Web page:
All of that is valuable to share with your audience when you shoot your video. And all of it is an easy addition to the content you’re creating. You don’t have to do a ton of research (which takes time) in order to share your experiences using a product. You can just dive in and talk about what you’ve liked in using it, or any issues you’ve discovered.
Tell Us What You Think
Which brings us to the next point. Many YouTubers assume that they need to produce professionally-crafted, carefully researched, comprehensive overviews of all the products they cover. Surely, there’s a place for channels which do this. But the reality is that audiences mostly want to hear what you think about a product, not a long list of product specs and features.
Why? Audiences are totally capable of learning about a product’s basic specs by Googling it, or reading its Amazon page. When they come to YouTube, they’re often looking for personal experiences, information about how well the product’s features actually perform in the real world, etc.
It’s easy for a product’s manufacturer to say that it’s “Durable and well made” on its product page. But the only way to know for sure if that’s true is to use the product for a while in a real world environment. If you’ve used the product and can vouch for its durability (or you’ve found that it’s not durable) and you share that info in a YouTube video, that brings a lot of value to your customers.
Videos based on your own experiences are also a lot faster and easier to shoot. Again, I like to remind myself of basic specs and brand names. But otherwise I mostly shoot videos sharing my own opinions and experiences.
Remember, you’re a person, not a product page. Don’t waste time reading a long list of specs. Tell us what you think about a product.
Don’t Obsess About Technical Perfection
I have a professional broadcast setup at my desk, with a Sony AX53 camera, an ATEM Mini Pro video mixer, an Elgato video light, etc. I use it along with Open Broadcast Studio to do pro-quality videos, livestreams, presentations, interviews, etc. when I’m seated at my desk and talking about a product there. When I did a long livesteam about my Leica Q, for example, I used this setup. Ditto when I appear on TWiT or CNN.
But when I’m walking around making videos about products I use on a daily basis, I shoot my YouTube videos on my phone. I also don’t use a tripod, don’t add fancy graphics, don’t use a mic, and overall worry very little about technical quality.
Why? Again, when it comes to seeing products in use, people on YouTube want to see content shot in the real world. You’re bringing them into your space, and helping them see how a product looks in real life. For that, professional production values aren’t only unnecessary — they’re a liability. A slick, professionally-shot video about a product in a person’s actual space is a dead giveaway that the video was probably produced by a brand, not a real person.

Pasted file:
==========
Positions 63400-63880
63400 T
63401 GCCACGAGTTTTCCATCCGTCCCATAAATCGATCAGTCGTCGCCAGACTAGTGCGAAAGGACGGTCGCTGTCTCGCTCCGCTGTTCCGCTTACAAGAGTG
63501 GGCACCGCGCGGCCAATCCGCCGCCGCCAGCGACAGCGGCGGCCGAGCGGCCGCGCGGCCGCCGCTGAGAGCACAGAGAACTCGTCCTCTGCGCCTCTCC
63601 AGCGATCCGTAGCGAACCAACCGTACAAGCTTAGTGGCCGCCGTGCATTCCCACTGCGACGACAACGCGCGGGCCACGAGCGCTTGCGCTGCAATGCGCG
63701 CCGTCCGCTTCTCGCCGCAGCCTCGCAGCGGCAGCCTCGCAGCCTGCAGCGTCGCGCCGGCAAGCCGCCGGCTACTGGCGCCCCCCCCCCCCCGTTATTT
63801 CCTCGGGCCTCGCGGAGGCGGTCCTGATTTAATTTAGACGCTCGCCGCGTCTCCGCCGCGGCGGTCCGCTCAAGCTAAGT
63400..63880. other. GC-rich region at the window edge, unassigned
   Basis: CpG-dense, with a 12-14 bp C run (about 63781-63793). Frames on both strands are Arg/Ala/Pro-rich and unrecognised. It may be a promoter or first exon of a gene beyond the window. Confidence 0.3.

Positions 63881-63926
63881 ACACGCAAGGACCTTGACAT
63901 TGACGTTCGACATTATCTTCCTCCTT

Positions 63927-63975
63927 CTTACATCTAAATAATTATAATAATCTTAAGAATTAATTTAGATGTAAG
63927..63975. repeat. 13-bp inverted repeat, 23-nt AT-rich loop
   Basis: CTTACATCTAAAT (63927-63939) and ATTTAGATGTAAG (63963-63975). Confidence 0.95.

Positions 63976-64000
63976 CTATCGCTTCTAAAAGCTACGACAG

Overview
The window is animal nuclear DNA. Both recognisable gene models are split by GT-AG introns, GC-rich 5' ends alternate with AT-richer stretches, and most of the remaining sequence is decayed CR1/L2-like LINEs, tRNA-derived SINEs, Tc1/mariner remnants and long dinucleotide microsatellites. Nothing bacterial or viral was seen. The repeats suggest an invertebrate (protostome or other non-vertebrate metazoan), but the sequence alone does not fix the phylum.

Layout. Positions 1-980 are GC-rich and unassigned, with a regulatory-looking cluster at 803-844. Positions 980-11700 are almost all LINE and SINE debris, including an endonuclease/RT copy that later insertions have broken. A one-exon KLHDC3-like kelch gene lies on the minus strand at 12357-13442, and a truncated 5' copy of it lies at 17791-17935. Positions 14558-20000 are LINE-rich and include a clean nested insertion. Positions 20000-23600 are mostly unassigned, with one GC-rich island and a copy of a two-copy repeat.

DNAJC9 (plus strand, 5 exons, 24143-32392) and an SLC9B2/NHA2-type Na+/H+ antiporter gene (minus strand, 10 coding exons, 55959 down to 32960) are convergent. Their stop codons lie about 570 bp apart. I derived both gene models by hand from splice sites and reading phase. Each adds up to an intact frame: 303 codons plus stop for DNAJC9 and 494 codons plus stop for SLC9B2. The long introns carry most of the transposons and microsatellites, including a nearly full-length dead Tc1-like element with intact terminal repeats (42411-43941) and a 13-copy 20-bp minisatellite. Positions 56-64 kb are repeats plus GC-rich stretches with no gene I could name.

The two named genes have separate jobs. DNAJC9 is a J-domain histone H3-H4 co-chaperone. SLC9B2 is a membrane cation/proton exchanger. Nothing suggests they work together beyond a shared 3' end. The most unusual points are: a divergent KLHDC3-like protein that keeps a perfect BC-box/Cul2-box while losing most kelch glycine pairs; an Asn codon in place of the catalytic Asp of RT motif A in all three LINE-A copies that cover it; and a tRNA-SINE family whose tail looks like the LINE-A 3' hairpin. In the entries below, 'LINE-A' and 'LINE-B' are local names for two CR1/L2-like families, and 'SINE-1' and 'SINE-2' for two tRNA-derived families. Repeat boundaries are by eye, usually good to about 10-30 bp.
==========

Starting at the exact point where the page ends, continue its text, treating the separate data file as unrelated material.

Again, there’s value in some slick, brand-produced product videos. And some YouTubers do set up professional broadcast systems in different spaces in their house, much as I’ve done at my desk. I see people who set up pro-quality studios in their kitchens, for example, and then share real-world content and product reviews about kitchen gadgets. But for the most part, if you’re showing a product in real life, it pays to shoot the video on your phone or with another simple setup, and to avoid a polished, pro look.
And want to know a big secret? Even brands these days love video that looks raw and authentic. Many big brands pay tens of thousands of dollars to produce video content that looks like it was shot on someone’s cellphone. It’s also why brands will pay influencers a ton of money to shoot authentic, low-budget sponsored videos about their products. In a world saturated with slick advertising, these personal, casual videos make a big impact on audiences (and help companies make sales).
The great news is that you can produce these raw, authentic videos just by being, you know, a real person taking videos on your cellphone. Don’t be afraid of this dynamic or visual style. Your shaky, casual, low-res video is actually a huge asset that big brands would love to have, but struggle to duplicate. Embrace it.
Maybe you can’t shoot 5 videos in 18 minutes. But if you take this advice, you can almost certainly produce valuable product videos faster and more efficiently.